Nawaz Sharif is all set to become Pakistan's prime minister for the third time, his party having emerged as the majority party in the historic general elections two weeks ago. Already, he's changing things up.
Where his previous two terms (in 1990 to 1993 and 1997 to 1999, respectively) were defined by confrontations -- with political rivals, with presidents, with the judiciary, the media, and even with the military -- this time, he immediately assumed a conciliatory tone from the very beginning.
First, Sharif went to a local hospital to check in on one of his main election rivals --the cricketer-turned politician Imran Khan. The May 11 general election had become a neck-and-neck race between the two men, and they'd exchanged hot words on T.V. shows and at election rallies -- ranging from political allegations to personal attacks. But the moment Sharif emerged as the winner; he went to bury the hatchet, visiting his rival as Khan received treatment for an injury sustained during fall at an election rally.
Shortly thereafter, Sharif doubled down on his new conciliatory style, offering Imran Khan the opportunity to form his own government in the critical Khyber Paktunwha (KP) province, where Sharif could have formed a coalition government with other parties and independent candidates. And then he made similar offers to engage some of the ethnic Baloch and Pashtun nationalist parties in the restive Balochistan Province, where he nominated a Baloch nationalist to be the next chief minister of the province despite his lower number of seats, suggesting he's leading Pakistan on a process of decentralization as well respecting regional mandates of other parties.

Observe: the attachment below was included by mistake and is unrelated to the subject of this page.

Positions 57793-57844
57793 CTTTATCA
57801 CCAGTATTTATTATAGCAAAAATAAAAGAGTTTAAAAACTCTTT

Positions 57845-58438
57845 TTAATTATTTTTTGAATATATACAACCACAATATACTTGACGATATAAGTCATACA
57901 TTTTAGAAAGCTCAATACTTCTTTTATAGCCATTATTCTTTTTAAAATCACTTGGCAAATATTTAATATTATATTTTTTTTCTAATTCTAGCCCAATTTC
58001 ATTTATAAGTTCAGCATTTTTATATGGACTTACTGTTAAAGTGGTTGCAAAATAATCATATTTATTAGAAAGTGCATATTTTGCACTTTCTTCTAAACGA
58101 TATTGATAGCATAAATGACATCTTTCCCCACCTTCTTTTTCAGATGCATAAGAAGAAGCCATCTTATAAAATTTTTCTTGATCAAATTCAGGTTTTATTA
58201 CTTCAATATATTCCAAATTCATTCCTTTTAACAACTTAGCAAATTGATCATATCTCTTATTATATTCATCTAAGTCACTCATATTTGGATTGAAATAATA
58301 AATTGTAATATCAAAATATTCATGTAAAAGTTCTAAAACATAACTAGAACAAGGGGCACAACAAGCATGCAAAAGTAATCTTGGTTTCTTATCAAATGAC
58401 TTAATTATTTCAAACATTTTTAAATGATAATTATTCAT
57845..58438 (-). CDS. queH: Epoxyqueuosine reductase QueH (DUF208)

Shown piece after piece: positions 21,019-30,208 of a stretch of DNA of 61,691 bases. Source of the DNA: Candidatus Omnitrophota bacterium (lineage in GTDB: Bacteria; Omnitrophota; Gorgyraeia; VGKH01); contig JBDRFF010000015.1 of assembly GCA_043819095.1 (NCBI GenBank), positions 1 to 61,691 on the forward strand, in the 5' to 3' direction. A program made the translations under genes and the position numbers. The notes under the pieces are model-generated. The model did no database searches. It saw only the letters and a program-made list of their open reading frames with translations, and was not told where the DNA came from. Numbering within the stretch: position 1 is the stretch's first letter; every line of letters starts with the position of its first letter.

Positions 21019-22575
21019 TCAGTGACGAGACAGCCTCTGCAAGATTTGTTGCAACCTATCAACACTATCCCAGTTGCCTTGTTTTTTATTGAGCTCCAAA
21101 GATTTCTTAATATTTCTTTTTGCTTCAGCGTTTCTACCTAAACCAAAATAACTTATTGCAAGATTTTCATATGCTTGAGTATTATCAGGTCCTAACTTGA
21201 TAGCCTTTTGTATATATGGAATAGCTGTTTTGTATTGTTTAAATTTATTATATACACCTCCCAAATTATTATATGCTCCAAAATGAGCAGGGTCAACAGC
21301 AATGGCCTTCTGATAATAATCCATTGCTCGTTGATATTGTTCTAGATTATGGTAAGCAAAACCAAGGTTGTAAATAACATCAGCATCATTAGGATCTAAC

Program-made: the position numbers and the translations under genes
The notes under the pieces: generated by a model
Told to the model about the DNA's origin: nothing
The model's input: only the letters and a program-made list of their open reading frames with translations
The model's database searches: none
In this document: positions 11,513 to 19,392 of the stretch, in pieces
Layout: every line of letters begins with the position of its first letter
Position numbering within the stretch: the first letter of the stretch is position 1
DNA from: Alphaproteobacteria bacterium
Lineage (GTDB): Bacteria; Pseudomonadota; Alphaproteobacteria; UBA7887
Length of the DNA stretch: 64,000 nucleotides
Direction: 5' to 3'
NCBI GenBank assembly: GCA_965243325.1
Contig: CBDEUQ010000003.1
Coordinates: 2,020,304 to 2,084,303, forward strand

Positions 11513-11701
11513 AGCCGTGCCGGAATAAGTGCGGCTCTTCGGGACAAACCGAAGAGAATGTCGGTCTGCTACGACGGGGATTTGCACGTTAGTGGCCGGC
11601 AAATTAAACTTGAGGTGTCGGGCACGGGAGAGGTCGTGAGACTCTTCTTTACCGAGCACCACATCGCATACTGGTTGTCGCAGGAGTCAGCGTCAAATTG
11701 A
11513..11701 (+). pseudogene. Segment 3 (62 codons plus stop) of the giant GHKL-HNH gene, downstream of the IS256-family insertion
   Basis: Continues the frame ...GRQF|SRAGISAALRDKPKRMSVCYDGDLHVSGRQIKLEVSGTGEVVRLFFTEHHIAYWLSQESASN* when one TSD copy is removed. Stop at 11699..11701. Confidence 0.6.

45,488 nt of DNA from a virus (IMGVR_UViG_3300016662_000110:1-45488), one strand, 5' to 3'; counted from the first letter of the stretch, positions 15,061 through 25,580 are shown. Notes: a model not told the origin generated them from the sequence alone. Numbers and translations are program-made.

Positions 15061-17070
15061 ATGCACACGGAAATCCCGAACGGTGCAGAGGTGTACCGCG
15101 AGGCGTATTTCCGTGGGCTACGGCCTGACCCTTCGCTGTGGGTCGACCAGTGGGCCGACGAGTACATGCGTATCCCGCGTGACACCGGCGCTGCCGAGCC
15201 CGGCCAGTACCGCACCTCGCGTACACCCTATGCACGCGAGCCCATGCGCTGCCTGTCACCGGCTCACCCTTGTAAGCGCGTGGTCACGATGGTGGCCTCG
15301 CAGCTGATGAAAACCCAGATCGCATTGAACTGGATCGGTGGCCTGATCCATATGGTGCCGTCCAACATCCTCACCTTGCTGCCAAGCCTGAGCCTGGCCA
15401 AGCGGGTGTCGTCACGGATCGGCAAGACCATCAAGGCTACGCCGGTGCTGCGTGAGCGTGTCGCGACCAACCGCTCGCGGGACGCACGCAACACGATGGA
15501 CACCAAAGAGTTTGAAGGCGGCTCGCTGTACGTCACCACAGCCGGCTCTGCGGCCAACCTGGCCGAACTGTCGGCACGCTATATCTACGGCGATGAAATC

Sharif's moves have so far flouted both tradition and his country's kingmakers. He has hinted that he would not give another extension to the military chief, Gen. Ashfaq Parvez Kayani, who is retiring this fall from his military services. And while Sharif has locked horns with the military before, his past tussles have been petty attempts to pick the army chief of his choice, not principled stances seemingly meant to reassert civilian rule.
Apparently, all these moves are signs of a New Nawaz -- he has been showing political maturity, unlike the Nawaz Sharif of yore. The question is whether he has really changed or are these just acts?
If Sharif is indeed a changed man as he enters his third try as prime minister, perhaps it's because he's finally internalized lessons from his previous two terms. Both times, after all, his government was dismissed -- the first time due to confrontation with the former president, and the second time due to confrontation with the military, which led to the military coup in October 1999 when his government was overthrown by General Pervez Musharraf.